US restaurant group Chanticleer Holdings is planning to ramp up its presence in Australia and invest “significant” capital in its local investments, after making a deal to buy the locations and assets of five Hooters outlets out of voluntary administration.
Speaking to SmartCompany this morning, Chanticleer Holding chief executive Mike Pruitt said Chanticleer, which operates 15 Hooters restaurants around the world, including in South Africa, Europe and the US, will use the local Hooters chain as a launch pad into the Australian market and may consider bringing some of its other food brands Down Under.
Chanticleer owns and operates a string of US burger chains, including American Burger Co, BGR the Burger Joint and Little Big Burger, as well a majority interest in a US health-focused chain of restaurants, Just Fresh.
In its most recent financial results, the group reported revenue for the first half of the year of $US19.4 million ($26.8 million).
‘We operate 61 restaurants around the world and only 15 of those are Hooters so we definitely see an opportunity [to open more outlets],” Pruitt says.
“Our intention is to make Australia a focal point.”
Chanticleer revealed on Tuesday it had increased its ownership of the five Hooters restaurants in Australia, from 60% prior to the venues entering voluntary administration, to 80%.
As revealed by SmartCompany in July, companies linked to the Hooters venues in Parramatta, Penrith and Campbelltown in New South Wales, and Surfers Paradise and Townsville in Queensland, were placed in voluntary administration.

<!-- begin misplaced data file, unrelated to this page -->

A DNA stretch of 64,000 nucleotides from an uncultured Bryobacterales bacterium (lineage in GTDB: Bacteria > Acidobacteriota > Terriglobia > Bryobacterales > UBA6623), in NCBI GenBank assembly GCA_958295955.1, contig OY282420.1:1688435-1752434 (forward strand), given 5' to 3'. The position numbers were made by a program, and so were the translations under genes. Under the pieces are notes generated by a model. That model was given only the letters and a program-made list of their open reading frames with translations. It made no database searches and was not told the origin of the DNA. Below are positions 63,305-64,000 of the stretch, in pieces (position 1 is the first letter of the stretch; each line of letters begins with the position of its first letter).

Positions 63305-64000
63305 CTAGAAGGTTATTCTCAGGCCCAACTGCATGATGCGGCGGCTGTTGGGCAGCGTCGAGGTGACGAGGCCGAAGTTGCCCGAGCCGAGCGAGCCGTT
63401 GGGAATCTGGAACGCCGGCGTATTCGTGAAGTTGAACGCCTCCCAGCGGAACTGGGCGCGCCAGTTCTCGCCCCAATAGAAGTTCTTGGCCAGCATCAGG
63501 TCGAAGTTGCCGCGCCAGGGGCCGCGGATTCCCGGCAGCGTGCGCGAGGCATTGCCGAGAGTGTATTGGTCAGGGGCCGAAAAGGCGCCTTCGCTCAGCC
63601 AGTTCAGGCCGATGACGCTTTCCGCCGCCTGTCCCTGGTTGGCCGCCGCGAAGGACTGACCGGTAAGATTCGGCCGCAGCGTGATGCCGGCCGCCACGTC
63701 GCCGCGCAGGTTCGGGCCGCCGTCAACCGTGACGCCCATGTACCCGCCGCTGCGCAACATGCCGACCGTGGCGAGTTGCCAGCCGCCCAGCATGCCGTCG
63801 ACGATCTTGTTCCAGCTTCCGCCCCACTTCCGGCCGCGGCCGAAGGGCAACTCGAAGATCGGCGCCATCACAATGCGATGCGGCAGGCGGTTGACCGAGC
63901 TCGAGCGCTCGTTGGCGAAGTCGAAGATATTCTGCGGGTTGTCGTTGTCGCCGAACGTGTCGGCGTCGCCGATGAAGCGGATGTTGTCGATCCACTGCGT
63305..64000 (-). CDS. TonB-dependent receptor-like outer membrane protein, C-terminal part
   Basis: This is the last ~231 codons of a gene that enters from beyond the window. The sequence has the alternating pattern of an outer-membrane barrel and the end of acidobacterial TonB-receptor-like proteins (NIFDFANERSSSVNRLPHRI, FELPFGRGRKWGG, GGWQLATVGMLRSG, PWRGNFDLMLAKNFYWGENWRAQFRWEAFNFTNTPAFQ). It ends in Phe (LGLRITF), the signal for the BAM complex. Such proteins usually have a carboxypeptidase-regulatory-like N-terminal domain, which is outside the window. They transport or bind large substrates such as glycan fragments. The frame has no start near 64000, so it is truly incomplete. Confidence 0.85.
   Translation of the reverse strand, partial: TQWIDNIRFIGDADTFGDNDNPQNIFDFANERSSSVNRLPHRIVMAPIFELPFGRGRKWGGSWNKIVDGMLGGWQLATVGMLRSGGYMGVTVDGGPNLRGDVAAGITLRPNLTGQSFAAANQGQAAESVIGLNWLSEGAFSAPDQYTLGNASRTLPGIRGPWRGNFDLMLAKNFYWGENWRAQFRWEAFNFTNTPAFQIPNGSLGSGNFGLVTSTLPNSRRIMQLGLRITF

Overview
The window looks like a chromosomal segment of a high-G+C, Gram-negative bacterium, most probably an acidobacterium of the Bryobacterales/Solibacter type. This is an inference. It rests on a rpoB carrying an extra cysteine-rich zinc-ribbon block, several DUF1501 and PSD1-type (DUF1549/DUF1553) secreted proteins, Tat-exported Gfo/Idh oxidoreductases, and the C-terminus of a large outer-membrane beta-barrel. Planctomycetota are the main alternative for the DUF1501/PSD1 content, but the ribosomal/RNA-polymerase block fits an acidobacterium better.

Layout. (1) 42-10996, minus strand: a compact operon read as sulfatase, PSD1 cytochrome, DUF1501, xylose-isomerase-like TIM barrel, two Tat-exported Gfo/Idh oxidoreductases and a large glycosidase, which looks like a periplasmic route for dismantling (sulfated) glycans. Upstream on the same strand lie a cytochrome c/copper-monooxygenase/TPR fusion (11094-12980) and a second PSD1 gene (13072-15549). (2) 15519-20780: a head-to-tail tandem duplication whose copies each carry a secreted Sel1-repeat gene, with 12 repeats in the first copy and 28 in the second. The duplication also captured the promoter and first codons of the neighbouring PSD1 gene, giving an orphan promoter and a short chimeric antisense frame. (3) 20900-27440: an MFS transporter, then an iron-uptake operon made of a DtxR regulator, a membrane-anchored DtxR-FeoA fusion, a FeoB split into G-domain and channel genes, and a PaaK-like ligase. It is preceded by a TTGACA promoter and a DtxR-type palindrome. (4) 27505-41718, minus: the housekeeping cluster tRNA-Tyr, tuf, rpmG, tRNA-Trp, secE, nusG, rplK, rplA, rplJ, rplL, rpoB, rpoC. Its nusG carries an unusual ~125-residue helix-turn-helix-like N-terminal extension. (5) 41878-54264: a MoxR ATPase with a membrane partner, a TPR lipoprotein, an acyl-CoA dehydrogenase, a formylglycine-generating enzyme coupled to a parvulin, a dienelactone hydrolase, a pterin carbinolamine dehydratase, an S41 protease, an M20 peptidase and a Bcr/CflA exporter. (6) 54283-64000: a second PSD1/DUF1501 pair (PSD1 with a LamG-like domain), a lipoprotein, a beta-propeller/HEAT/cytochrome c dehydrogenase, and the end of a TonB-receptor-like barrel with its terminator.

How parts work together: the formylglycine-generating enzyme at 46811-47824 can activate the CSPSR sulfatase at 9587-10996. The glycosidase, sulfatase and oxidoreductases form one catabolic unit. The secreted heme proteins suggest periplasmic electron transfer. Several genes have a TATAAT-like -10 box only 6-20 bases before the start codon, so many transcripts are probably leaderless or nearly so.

Pruitt says Chanticleer had previously been a “passive investor” in the Australian Hooters operations but chose to become more involved when the operators of the local restaurants “unfortunately didn’t do a good job”.
“We still believe deeply there is a market there,” he says.
Pruitt says the remaining 20% stake of the local operations is held by another investor, PCS Australia owner Sid Borg, who was a creditor of the restaurants’ previous operating companies.
‘We both stepped up to provide additional capital to acquire the business,” Pruitt says.
Pruitt revealed Chanticleer has “already put in $1 million” to buy the assets of the five restaurants, which is “on top of the $8 million we had in those restaurants prior to the administration”.
“We’ve made a significant investment,” he says.
Pruitt says the capital investment will continue, with work already underway to renovate and upgrade the Hooters flagship venue in Parramatta.
He also predicts new Hooters outlets will open in Australia sooner rather than later, saying he is confident a sixth store will open within the next six months.
Chanticleer has also installed a new management team to oversee the revitalisation of the brand locally, which is being led by chief operating officer Mike Messler, who was previously the franchise business development manager at Hooters in the US.
Joining Messler is Ron Dufficy, who has been appointed as chief financial officer. Dufficy previously held roles as general manager at Global Shared Services and chief financial officer of the Americas for Aristocrat Leisure Limited.
While Pruitt says Chanticleer “certainly” wishes the voluntary administration of the local Hooters outlets “didn’t happen”, he says the appointment of administrators did not have a dramatic impact on the venues’ bottom lines.
“It shows the staying power of the brand that even in administration, while the sales did drop some, they didn’t drop significantly,” he says.
Pruitt says he knows “there’s going to be some people who are naysayers” who will use the external administration as a reason to criticise the Hooters brand, but he says he is committed to winning the trust of existing and new patrons.
“It is a very unique brand to say the least,” he says.
“It was started 32 years ago, which we celebrated two years ago.”
“We have to earn from some people the opportunity to serve them again.